Why the HELOC? If you define your “emergency” criteria enough, the vast majority of the average person’s life is going to have very few of them. With any luck, true time of using emergency funds should be less than 5 years. I’m picking that number out of a hat, I didn’t do extensive research. If that’s the case, would you rather pay a tax-deductible 8% (a realistic 6% after tax savings) for years, making 6% for another 55 years of a projected adult life? Or would you rather make 2% for 60 years of projected adult life? I’ll take the former.
Henry @ Binary Dollar
I suppose it’s possible to save too much in an emergency fund but it’s unlikely. If some dude gets in a car crash, would he have:
1) money for a new car in case their old one gets wrecked?
2) money for medical expenses?
3) money for living expenses?
He’d be saving too much in his emergency account if he could cover all of these pretty easily. Unless they have that kind of dough stashed away, most people won’t have to worry about saving too much in their emergency account.
Emergency Fund Options
Henry brings up a good point; many people have a difficult time putting away money for an emergency fund so its unlikely that majority of people would be saving too much. However, if you do have the resources and discipline to build up an emergency fund Lazy Man gives an option for homeowners to get a better return on investment on the money you have saved while still maintaining easy and fast access to cash in the event you need it. What are your thoughts?
Every week there are many different websites hosting a collection of articles on a multitude of money related topics. You’d think after several weeks or months people would eventually run out of things to write about.
The reason we always have new topics to explore and discuss is that money is a complex asset with many facets that touch our lives in a variety of ways. It’s difficult to wrap your brain around the depth and breadth of these money issues, that’s why it’s hard to be good with money.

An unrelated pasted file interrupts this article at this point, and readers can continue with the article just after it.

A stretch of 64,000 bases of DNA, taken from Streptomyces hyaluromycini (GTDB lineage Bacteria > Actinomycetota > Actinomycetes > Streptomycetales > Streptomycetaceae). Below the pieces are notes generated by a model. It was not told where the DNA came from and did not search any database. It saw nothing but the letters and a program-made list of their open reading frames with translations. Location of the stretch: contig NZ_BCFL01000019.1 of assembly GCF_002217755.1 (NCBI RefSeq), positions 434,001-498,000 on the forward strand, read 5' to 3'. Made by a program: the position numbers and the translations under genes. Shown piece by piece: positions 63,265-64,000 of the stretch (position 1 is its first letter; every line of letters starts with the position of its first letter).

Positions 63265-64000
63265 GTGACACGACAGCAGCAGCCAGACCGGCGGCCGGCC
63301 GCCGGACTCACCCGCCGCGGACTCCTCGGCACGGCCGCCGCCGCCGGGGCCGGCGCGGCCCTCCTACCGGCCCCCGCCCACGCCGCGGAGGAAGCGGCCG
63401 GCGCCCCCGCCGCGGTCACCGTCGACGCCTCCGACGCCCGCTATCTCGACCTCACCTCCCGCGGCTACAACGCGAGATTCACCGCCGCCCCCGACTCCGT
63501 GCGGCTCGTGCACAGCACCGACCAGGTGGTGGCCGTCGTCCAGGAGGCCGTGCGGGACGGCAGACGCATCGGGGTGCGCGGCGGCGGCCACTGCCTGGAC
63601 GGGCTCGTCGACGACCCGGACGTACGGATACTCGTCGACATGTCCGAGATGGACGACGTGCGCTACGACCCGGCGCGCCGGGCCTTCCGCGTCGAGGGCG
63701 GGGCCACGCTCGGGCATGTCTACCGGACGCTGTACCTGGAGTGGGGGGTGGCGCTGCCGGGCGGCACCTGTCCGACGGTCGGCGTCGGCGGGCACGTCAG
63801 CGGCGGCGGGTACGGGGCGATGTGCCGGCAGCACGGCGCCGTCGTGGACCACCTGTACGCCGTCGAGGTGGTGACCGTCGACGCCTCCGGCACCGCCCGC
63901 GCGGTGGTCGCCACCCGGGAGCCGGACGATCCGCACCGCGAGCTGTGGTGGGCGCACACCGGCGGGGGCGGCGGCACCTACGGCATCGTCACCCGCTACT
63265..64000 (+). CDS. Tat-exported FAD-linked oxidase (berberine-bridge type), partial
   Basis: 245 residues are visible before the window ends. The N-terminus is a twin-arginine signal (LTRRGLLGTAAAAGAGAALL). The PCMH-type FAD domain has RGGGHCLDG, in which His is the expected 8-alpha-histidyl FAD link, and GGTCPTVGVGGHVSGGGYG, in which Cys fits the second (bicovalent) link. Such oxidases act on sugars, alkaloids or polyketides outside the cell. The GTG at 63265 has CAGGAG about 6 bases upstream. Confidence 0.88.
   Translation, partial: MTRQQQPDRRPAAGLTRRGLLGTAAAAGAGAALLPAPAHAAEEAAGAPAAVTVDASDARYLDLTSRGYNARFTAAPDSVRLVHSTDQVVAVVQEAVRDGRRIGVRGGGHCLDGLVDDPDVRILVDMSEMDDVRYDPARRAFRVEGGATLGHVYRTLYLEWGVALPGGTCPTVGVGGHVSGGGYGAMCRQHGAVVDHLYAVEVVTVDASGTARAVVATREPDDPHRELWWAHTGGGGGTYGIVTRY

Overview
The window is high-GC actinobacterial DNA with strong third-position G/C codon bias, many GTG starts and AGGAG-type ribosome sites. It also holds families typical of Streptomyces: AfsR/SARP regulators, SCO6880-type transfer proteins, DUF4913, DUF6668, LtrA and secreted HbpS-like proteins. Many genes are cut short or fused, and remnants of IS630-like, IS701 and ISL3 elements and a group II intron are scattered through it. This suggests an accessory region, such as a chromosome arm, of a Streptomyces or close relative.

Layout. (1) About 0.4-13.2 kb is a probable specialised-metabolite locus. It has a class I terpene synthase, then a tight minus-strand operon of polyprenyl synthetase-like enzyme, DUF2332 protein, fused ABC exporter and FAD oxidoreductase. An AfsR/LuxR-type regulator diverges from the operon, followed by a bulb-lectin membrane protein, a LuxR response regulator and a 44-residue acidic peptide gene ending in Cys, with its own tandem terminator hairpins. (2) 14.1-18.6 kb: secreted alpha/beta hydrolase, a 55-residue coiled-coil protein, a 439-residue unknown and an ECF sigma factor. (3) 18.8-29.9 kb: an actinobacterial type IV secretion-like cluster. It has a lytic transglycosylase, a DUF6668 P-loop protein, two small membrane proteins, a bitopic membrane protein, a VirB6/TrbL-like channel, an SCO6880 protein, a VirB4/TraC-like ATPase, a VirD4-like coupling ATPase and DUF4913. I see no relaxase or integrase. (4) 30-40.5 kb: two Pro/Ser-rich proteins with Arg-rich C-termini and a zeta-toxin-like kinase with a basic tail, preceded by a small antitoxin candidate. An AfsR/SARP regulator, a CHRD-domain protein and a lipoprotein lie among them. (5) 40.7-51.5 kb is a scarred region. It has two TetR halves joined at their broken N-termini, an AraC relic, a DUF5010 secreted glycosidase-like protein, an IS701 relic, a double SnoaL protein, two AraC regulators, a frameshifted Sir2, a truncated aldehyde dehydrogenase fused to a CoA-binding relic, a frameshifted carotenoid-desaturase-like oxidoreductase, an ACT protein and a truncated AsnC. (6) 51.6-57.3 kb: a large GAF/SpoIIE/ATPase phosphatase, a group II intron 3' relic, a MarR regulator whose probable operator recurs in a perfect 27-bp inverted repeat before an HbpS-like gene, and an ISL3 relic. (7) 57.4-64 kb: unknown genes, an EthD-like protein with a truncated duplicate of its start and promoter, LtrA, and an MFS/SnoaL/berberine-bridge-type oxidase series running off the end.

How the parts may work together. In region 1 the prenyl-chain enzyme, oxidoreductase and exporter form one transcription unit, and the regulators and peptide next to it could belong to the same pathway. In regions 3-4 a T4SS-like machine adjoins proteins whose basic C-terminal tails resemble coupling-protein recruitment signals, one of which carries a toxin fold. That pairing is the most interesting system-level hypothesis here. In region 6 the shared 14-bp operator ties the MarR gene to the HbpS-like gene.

Although keeping up with the many money articles published in blog carnivals every week can be a bit overwhelming, sifting through the wealth of information is a great way to learn how we can be better with our money. Here are a number of money carnivals I’ve participated in and enjoyed over the last several weeks:
Thanks to the hosts that compiled all of these carnivals. You may not realize it but you’re helping guide us on our journey for financial success!
Spring is here and for me that used to mean hours of dragging around hoses to water our lawn. I’m happy to announce that after a weekend of work our self-installed sprinkler system is back in business!
My father-in-law and my wife’ uncle helped me install a sprinkler system about two years ago. It’s been out of commission since last summer and they made the trip down to help me fix it since it was still “under warranty”, thanks guys! Now I’ll have more time to enjoy the beautiful spring weather and of course write about personal finance. Here are some money articles I found of interest this week:
As the summer vacation season nears KMull warns us about the cash flow implications of renting a car with a debit card.
The new “no hassle” investment option of Life Cycle Funds are becoming more and more popular. The Sun gives us a comparison of Life Cycle Funds offered by Vanguard and Fidelity.
Advanced Personal Finance offers a few pros and cons of using only one financial institution for all of your money dealings.
A wise peice of advice from Henry, make sure you take advantage of free money by investing in your 401k up to the company match.
The Simple Dollar caught my eye when he shared his experience with a side business and asks for the stories of others.
Golbguru extends Robert Kiyosaki’s Rich Dad, Poor Dad concept a little farther with Rich Dad, Poor Dad, Smart Dad, Stupid Dad.
Last but not least, Generation X Finance covers another sign that you could be in financial trouble, Purchasing a Home for the Wrong Reasons.
Have a great weekend!